World leaders gave a unanimous thumbs up to signal a positive start of the UN Climate talks on Monday in Paris, as they expressed commitment and faith in a multilateral process to combat the adverse impacts of climate change.
In what looks like a change to the climate talks format, world leaders spoke first to launch the negotiations, with 11 governments on Monday pledging nearly $250 million towards support for vulnerable communities to adapt to climate change. According to International humanitarian and development organisation, ACT Alliance, the move signaled hope for an ambitious agreement that would secure the planet’s future.
Speaking from the ground at the UNFCCC COP21 in Paris, the alliance said that the contributions to the Least Developed Countries Fund showed a new commitment to supporting poor and vulnerable communities and an acknowledgment that action is now needed.
”We welcome these climate finance contributions and we remind the negotiators that there is need to come up with a financial mechanism in the new agreement which shall ensure sustainability and predictability of finance support for resilience of those already suffering the adverse impacts of climate change,” ACT’s Global Climate Change Ambassador, Archbishop Most Reverend Dr Thabo Makgoba, said.
“The commitments by several countries to reduce emissions, with some clearly setting the peak years, is critical. It is important to get such commitments, and we want our negotiators to ensure that they come up with an agreement that will help the world decarbonise by the middle of the century. We need to embrace a goal and work towards achieving it,” said Mattias Soderberg, ACT Alliance Co-Chair of the Advisory Group on Climate Advocacy.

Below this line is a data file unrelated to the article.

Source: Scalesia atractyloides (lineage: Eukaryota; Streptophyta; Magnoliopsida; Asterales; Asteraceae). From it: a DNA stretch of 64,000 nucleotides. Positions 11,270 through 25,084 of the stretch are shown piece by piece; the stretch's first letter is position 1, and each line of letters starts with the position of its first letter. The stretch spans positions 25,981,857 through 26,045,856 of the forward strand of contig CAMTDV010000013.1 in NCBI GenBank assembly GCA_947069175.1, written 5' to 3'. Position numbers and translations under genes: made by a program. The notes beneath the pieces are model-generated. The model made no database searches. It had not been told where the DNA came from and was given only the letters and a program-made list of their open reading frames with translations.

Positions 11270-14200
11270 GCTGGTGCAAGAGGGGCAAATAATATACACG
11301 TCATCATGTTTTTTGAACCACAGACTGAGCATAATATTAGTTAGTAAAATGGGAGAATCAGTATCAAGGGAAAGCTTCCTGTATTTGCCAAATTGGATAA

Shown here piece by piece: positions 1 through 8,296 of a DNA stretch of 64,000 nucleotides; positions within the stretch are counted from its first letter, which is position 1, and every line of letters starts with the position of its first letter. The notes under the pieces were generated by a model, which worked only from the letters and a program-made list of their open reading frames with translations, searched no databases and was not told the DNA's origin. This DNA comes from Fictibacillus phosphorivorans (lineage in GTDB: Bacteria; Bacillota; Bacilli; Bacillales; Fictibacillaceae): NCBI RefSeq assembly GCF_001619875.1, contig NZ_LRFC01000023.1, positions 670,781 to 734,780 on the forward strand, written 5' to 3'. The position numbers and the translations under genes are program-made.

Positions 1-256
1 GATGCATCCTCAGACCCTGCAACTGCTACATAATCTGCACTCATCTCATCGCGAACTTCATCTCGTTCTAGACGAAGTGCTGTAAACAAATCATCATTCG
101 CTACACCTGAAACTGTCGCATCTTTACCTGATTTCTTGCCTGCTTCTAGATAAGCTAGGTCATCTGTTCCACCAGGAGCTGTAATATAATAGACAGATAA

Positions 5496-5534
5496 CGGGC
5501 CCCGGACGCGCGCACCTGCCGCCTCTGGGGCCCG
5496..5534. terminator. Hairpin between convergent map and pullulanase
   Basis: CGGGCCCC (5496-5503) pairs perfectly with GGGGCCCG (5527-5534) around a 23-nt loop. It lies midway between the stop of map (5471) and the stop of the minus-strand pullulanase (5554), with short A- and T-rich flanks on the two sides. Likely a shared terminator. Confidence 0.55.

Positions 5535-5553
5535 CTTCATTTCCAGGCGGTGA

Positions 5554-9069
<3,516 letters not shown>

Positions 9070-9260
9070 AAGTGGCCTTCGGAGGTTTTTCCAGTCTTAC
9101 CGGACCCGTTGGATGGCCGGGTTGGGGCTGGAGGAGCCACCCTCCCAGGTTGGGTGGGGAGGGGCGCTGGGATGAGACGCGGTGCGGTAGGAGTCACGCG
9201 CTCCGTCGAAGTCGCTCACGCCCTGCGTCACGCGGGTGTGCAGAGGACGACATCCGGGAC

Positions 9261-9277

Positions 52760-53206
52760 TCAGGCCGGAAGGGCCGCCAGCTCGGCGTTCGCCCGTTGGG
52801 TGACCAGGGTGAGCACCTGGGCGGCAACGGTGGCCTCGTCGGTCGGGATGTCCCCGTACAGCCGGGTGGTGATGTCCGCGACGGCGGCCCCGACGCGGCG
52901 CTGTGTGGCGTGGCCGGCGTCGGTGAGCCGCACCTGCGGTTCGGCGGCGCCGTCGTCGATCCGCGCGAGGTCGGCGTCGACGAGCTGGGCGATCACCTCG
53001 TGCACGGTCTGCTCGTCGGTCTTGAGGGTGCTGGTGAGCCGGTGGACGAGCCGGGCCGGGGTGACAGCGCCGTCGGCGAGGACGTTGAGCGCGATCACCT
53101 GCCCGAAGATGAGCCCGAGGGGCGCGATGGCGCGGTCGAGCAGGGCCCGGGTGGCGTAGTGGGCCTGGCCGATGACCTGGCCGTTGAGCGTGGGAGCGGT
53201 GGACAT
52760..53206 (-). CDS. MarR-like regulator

”It is important that all countries take part in climate action,” stated Söderberg, who is also head of the ACT Alliance delegation attending the talks. “The world is no longer developed and developing. Paris is an opportunity to ensure that all take part in climate action based on their capacity. Those with more capacity should do more and those with little capacity should be supported to do more”.
”By no means should any country be left behind,” reiterated Archbishop Thabo Makgoba, stressing that all countries have a role to play from today if the fight against the adverse impacts of climate change is to be won, in accordance with their capabilities and responsibility.